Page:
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memory used while declaring function

P: n/a
Is there any memory allocated in stack when declaring a function

e.g void fun(int a,int b,int c);

Is it true that compiler reserves 3 stack spaces for parameters a ,b
and c....
Nov 13 '08 #1
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14 Replies


P: n/a
On Nov 13, 7:18*am, "c.lang.mys...@gmail.com"
<c.lang.mys...@gmail.comwrote:
Is there any memory allocated in stack when declaring a function

e.g void fun(int a,int b,int c);

Is it true that compiler reserves 3 stack spaces for parameters a ,b
and c....
No. There isn't even a requirement that such a thing as a stack even
exists.
--
Fred
Nov 13 '08 #2

P: n/a
c.***********@gmail.com wrote:
Is there any memory allocated in stack when declaring a function

e.g void fun(int a,int b,int c);
What stack?

The code isn't running, so even if there's a stack at runtime,
there isn't one when the declaration gets processed by the
compiler.

(Unless you're asking about the /compiler's/ stack, if any; if
so, why?)
Is it true that compiler reserves 3 stack spaces for parameters a ,b
and c....
No.

When the compiler processes that /declaration/, it needn't reserve
stack space for anything. The declaration just says "there's this
function `fun` with arguments `(int, int, int)` and return-type void."

Whether arguments are passed on a stack or not doesn't matter, since
we're not compiling a call of `fun` or a definition of it either.

When we compile `void fun(int a, int b, int c) { ...the body ... }`,
/then/ we might think about stack allocation, if that's how the
implementation operates. What's /required/ is that the code behaves
as if there's three auto variables a, b, c, initialised to the values
passed in a call, and which can be forgotten when the function exits.

Consider

int fun( int a, int b, int c ) { return a + b + c; }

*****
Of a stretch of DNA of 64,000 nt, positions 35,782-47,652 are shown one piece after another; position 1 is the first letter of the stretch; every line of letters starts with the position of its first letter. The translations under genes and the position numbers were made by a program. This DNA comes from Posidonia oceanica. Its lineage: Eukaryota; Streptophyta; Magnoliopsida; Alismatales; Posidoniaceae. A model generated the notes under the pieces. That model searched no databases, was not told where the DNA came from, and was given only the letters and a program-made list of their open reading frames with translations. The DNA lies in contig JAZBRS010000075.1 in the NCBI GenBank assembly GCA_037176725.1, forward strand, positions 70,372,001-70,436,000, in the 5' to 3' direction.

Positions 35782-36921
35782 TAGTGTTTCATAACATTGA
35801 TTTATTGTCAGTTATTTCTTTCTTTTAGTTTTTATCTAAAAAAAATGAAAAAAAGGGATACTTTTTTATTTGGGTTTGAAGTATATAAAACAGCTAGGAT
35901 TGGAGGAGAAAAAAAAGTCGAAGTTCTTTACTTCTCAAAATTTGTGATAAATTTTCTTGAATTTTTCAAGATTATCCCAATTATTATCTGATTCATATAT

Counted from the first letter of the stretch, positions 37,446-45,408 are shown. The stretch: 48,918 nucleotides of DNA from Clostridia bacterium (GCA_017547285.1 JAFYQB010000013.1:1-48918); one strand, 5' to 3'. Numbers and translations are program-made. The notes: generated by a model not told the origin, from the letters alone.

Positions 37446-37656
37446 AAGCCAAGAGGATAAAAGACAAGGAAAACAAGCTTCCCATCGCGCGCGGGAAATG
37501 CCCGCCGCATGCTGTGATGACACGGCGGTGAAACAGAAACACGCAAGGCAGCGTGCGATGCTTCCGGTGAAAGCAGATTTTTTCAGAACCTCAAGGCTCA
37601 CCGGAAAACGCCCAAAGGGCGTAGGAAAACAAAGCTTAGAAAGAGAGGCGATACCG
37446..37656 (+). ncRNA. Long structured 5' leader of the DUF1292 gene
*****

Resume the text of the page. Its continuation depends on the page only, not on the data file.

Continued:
where I've returned `int` to have something happening. When the
compiler compiles this code it need not use any stack /at all/,
not even a bit:

add r0, r1
add r0, r2
mov pc, r14

The arguments are passed in registers r0, r1, and r2, and the
result returned in r0. The addition can be done in-place into
the result/first-argument register. Since `fun` doesn't call
anything else, we don't need to stack a return address or copies
of the arguments.

So, while an implementation /might/ use a stack for function
business, specific cases can be stack-free.

The moral of the stoty is that one shouldn't confuse an
implementation technique (stacks) with a specification (variables
which vanish when their scope is left), nor declarations (let
me tell you about X) with definitions (compile me this X) and
executions (call X and pass these three values).

--
"It's just the beginning we've seen." - Colosseum, /Tomorrow's Blues/

Hewlett-Packard Limited registered office: Cain Road, Bracknell,
registered no: 690597 England Berks RG12 1HN

Nov 13 '08 #3

P: n/a
c.***********@gmail.com wrote:
Is there any memory allocated in stack when declaring a function

e.g void fun(int a,int b,int c);
The C language does not describe how an implementation does
what is required of it, so it's impossible to answer your question